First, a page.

Thursday, June 26, 2008

If You're Only Seeing Red, "Speed" is More than Meets the Eye

It's safe to assume that you missed "Speed Racer." Waiting for the DVD, are you? Right, and you probably already have the laserdisc on pre-order, too. It's okay; I get it. It had a monkey in it -- a perfectly justifiable gripe. I mean, it's not even a CG monkey and it's not voiced by Bruce Willis. Wake up, Wachowski brothers! Americans demand a certain level of integrity!

Sorry. False start. I'll try and control myself this time around...

"Speed Racer" got a bad rap. It's not that I don't understand why -- I do. But, unsurprisingly to those who know me, I think the fact that everyone seems to hate it only bolsters my argument. First, let's get the concessions out of the way. I freely admit that a monkey is part of the principle cast. The number of scenes featuring the monkey (its name is Chim-chim, but I'll stick with the improper noun) is indeed distressing, and an indicator of perhaps the movie's greatest flaw: someone thought this should be a kids' movie. I don't know if it was the Wachowski brothers' idea or the studio's, but either way, it was a big miscalculation. Nevertheless, it was largely a marketing miscalculation, because the scenes in the actual film that are meant to hook the kids in are mostly isolated and somewhat rare. The rest of the film's two-plus hours are filled with violence, language, tongue in cheek humor and action sequences that are so kinetic they'd probably send an eight year old into seizures. In other words, this isn't really a kids' movie, even if the cereal boxes tell you so.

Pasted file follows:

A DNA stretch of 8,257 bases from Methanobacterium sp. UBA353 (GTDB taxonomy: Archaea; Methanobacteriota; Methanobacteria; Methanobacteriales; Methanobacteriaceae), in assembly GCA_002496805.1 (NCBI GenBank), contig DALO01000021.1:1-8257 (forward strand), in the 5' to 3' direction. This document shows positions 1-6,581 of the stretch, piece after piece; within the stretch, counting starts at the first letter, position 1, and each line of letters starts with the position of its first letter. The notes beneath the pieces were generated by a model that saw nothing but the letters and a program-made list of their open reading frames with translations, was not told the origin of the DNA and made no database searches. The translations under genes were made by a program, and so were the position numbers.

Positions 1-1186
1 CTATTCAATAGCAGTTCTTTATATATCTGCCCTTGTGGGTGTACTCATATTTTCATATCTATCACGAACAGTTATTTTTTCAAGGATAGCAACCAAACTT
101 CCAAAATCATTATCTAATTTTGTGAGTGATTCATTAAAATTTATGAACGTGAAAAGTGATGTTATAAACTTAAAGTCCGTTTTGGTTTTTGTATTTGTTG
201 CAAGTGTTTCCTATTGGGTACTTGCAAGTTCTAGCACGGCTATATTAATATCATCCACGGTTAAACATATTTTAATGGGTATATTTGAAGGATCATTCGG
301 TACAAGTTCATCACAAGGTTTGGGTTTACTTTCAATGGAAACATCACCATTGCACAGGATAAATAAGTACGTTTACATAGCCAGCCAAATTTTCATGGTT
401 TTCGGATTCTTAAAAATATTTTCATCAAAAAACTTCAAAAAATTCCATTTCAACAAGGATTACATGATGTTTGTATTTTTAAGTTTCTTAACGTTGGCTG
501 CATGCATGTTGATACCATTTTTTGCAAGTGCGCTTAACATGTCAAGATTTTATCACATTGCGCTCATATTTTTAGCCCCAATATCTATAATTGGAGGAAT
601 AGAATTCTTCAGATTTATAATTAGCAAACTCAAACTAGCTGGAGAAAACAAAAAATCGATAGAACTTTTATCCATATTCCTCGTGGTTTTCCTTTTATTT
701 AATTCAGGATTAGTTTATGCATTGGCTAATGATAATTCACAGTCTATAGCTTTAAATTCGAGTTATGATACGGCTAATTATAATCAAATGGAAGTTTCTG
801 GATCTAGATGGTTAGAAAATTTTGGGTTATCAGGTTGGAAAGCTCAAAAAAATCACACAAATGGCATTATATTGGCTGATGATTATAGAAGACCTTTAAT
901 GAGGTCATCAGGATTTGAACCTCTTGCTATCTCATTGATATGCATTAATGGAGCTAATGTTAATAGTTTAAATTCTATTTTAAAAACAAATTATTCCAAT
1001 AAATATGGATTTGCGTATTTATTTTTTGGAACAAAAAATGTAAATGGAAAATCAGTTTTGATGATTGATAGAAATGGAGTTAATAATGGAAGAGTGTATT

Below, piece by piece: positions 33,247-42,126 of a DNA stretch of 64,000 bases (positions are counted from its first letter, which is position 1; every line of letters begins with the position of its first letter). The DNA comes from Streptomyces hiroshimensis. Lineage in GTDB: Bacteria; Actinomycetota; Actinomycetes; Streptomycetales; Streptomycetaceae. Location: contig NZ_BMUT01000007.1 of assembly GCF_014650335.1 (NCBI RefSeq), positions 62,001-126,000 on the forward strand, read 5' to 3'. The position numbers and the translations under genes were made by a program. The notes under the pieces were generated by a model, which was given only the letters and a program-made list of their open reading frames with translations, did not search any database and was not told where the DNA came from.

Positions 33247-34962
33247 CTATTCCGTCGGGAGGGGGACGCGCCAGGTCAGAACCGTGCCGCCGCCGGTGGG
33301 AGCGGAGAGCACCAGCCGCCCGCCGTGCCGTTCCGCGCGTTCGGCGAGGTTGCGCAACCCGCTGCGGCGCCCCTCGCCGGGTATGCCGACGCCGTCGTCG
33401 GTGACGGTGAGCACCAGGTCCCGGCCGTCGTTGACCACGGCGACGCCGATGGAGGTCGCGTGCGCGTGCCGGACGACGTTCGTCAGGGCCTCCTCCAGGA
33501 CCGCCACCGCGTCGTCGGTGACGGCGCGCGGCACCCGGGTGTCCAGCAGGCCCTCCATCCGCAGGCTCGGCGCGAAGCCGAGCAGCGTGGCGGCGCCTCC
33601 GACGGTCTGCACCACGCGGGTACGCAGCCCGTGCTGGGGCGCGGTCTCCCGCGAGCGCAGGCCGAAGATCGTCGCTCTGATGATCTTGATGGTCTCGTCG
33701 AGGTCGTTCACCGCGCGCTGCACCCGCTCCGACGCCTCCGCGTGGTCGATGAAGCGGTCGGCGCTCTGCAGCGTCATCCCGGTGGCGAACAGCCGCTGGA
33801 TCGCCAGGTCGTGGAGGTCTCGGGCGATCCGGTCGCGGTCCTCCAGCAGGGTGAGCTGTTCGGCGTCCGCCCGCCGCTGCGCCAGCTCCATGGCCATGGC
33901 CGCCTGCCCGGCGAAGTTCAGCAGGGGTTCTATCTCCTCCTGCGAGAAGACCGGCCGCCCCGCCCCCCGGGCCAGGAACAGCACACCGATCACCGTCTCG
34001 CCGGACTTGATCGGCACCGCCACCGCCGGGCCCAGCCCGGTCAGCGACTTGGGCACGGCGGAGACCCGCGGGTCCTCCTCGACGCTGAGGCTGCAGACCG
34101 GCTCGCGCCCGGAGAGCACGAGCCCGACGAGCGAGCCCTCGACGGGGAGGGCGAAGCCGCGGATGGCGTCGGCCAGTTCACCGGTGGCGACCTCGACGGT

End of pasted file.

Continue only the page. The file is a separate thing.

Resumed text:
Those points aside, the film is still anything but perfect. In typical Wachowski style, characters seem to love the sound of their own voice. I would suggest that, in the future, studios bring in someone to edit these guys' screenplays, but it's hard to say if their signature meta-philosophical hokeyness would still come through. The brothers may be self-indulgent, but they're also pretty self conscious. An early scene where Trixie tries to coax a kiss from Speed illustrates this well. The scene becomes tedious rather quickly, but only by design, as you'll probably laughing at the couple's absurd level of chastity long before the obligatory interruption of Speed's little brother and his... monkey. Of course, there are other scenes where the only thing that's funny is the lack of self-consciousness. Who knew discussions of racing could be so plodding?

I have already said far too much about the script, however, because the true strength of the film is in its visuals. Critics complained about them, too, but here's where I think they couldn't be more wrong. They had a field day tearing down what they perceived as an incoherent blur of Warholian "car-fu." (Yeah, I just used that phrase.) Now, you would think with all the invocations of Warhol's name, critics would have some idea of the importance of thinking outside the box, but it's not evident in their closed-minded perception of the film. The Wachowski brothers, for all their flamboyant style, are very adept filmmakers. Where other directors ignore or undervalue the fundamentals (continuity, camerawork, cutting, composition, etc.) for the sake of style, the Wachowskis build upon them.